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The Uniform Interstate Family Support Act

Prior to adoption of the Uniform Interstate Family Support Act (UIFSA), there was a great deal of confusion and unfairness in the issuance and enforcement of child and spousal support orders. Sometimes, a noncustodial parent would end up paying support under orders from two or more states at the same time.
In 1996, Congress passed the Personal Responsibility and Work Opportunity Act, 42 U.S.C.S. § 666, which required all states to adopt the UIFSA by January 1, 1998, in order to continue receiving federal funding for child support enforcement. Needless to say, all states now have adopted the UIFSA.
The UIFSA comes into play when more than one state is involved in establishing, enforcing, or modifying child and spousal support orders. The UIFSA is used to determine which state’s law must be applied for such orders. Under the UIFSA, every state is required to defer child support orders to the child’s home state. Then, the state where the order was originally entered retains continuing exclusive jurisdiction over the support order. Only the law of the original state issuing the order can be applied to later modification requests unless none of the parties, including the child, reside in the state with original jurisdiction at the time the request for modification is made.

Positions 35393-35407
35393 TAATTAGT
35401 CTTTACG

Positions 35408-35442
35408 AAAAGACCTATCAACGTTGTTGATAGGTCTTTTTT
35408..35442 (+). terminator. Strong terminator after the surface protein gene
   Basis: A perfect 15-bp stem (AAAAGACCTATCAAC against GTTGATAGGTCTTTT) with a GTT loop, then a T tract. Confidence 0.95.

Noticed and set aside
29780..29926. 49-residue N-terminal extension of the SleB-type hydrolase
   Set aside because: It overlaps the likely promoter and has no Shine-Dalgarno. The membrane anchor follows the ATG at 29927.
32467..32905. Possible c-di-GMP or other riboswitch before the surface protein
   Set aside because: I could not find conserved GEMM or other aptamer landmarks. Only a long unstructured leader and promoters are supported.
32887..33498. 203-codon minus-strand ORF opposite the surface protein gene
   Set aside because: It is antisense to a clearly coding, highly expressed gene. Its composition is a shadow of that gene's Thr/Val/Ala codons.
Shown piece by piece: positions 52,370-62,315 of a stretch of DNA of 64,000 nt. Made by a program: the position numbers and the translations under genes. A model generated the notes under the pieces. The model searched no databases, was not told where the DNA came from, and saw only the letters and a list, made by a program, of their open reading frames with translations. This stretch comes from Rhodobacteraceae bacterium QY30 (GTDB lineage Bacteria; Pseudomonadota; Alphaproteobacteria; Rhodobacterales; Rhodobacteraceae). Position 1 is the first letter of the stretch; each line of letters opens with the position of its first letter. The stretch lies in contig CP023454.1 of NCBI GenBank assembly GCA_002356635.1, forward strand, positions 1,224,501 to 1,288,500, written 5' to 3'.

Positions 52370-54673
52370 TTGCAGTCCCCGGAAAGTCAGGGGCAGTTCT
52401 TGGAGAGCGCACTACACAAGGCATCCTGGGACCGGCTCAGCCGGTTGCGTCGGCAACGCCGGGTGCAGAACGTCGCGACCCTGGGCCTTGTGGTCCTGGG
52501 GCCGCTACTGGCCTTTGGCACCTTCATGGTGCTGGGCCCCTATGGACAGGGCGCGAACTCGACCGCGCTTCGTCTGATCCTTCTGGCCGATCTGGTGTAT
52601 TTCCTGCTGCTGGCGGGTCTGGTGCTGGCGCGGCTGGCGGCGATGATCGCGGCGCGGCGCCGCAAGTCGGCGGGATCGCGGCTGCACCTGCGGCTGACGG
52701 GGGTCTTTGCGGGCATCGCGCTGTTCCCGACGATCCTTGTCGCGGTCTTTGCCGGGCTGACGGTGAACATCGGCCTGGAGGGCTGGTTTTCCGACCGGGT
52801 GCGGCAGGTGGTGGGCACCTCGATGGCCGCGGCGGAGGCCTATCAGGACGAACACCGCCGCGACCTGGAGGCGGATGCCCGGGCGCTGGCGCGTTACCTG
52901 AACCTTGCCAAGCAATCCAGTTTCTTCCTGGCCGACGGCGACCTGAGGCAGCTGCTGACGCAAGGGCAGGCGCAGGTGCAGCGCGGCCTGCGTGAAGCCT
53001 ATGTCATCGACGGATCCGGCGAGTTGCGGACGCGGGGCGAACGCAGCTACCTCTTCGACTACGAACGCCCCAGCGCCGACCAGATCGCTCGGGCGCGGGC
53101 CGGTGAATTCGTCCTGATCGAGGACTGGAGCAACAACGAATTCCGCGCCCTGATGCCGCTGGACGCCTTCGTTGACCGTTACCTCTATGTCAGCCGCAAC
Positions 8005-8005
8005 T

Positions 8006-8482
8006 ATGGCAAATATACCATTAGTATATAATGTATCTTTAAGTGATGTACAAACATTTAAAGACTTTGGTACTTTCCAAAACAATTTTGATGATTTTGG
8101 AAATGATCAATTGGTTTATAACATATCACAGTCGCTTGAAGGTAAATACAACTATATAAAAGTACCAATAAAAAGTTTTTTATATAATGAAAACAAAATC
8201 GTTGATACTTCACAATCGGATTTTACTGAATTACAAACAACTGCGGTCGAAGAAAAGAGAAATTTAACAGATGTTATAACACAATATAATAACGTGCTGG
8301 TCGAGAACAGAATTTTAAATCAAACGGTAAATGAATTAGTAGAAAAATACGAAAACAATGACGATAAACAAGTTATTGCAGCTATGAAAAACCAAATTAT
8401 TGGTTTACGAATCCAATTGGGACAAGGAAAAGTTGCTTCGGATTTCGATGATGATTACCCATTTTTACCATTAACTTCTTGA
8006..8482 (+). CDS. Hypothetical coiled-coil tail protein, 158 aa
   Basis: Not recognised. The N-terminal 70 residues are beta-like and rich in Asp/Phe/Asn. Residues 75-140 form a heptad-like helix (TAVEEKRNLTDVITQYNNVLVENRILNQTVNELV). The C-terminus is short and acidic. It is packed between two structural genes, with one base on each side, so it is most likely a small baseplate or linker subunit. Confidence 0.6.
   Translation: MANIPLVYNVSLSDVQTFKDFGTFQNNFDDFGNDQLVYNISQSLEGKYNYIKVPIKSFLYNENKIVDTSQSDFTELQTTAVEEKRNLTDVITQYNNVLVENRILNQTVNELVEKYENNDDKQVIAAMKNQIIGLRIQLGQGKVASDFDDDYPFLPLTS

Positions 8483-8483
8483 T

Under the UIFSA, a custodial parent may register the child support order in the non-custodial parent’s state in order to enforce a support order. The non-custodial parent’s employer is then required to comply with the income withholding requirements from the state with original jurisdiction.
The UIFSA likewise protects the non-custodial parent. The noncustodial parent can also register the original support order in the non-custodial parent’s state in order to prevent multiple support orders from different states. If more than one support order exists for any reason, the noncustodial parent can seek a determination from a court in the noncustodial parent’s state as to which support order applies.
The UIFSA mandates the use of standard, federal forms. This allows for consistency and fairness in application of child support orders. It also makes the evidence contained on all such forms admissible in all states.